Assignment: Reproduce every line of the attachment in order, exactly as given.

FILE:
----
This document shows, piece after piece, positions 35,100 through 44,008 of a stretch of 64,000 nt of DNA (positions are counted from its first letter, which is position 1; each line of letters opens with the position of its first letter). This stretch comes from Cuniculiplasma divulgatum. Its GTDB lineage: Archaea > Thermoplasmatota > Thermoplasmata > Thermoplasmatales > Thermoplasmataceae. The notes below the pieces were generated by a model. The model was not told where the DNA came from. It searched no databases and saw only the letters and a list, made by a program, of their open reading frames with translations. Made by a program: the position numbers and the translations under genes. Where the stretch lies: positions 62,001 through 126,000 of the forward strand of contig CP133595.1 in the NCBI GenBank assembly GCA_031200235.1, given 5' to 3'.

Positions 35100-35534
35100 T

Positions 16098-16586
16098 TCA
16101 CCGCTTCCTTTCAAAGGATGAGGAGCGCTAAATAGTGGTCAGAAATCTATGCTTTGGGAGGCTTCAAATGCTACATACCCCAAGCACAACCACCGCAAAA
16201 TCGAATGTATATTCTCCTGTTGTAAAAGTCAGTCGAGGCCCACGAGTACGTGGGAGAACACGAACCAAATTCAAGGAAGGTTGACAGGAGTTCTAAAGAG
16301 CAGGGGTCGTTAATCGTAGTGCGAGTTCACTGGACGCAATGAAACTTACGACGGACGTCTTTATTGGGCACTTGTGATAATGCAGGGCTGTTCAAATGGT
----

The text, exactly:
This document shows, piece after piece, positions 35,100 through 44,008 of a stretch of 64,000 nt of DNA (positions are counted from its first letter, which is position 1; each line of letters opens with the position of its first letter). This stretch comes from Cuniculiplasma divulgatum. Its GTDB lineage: Archaea > Thermoplasmatota > Thermoplasmata > Thermoplasmatales > Thermoplasmataceae. The notes below the pieces were generated by a model. The model was not told where the DNA came from. It searched no databases and saw only the letters and a list, made by a program, of their open reading frames with translations. Made by a program: the position numbers and the translations under genes. Where the stretch lies: positions 62,001 through 126,000 of the forward strand of contig CP133595.1 in the NCBI GenBank assembly GCA_031200235.1, given 5' to 3'.

Positions 35100-35534
35100 T

Positions 16098-16586
16098 TCA
16101 CCGCTTCCTTTCAAAGGATGAGGAGCGCTAAATAGTGGTCAGAAATCTATGCTTTGGGAGGCTTCAAATGCTACATACCCCAAGCACAACCACCGCAAAA
16201 TCGAATGTATATTCTCCTGTTGTAAAAGTCAGTCGAGGCCCACGAGTACGTGGGAGAACACGAACCAAATTCAAGGAAGGTTGACAGGAGTTCTAAAGAG
16301 CAGGGGTCGTTAATCGTAGTGCGAGTTCACTGGACGCAATGAAACTTACGACGGACGTCTTTATTGGGCACTTGTGATAATGCAGGGCTGTTCAAATGGT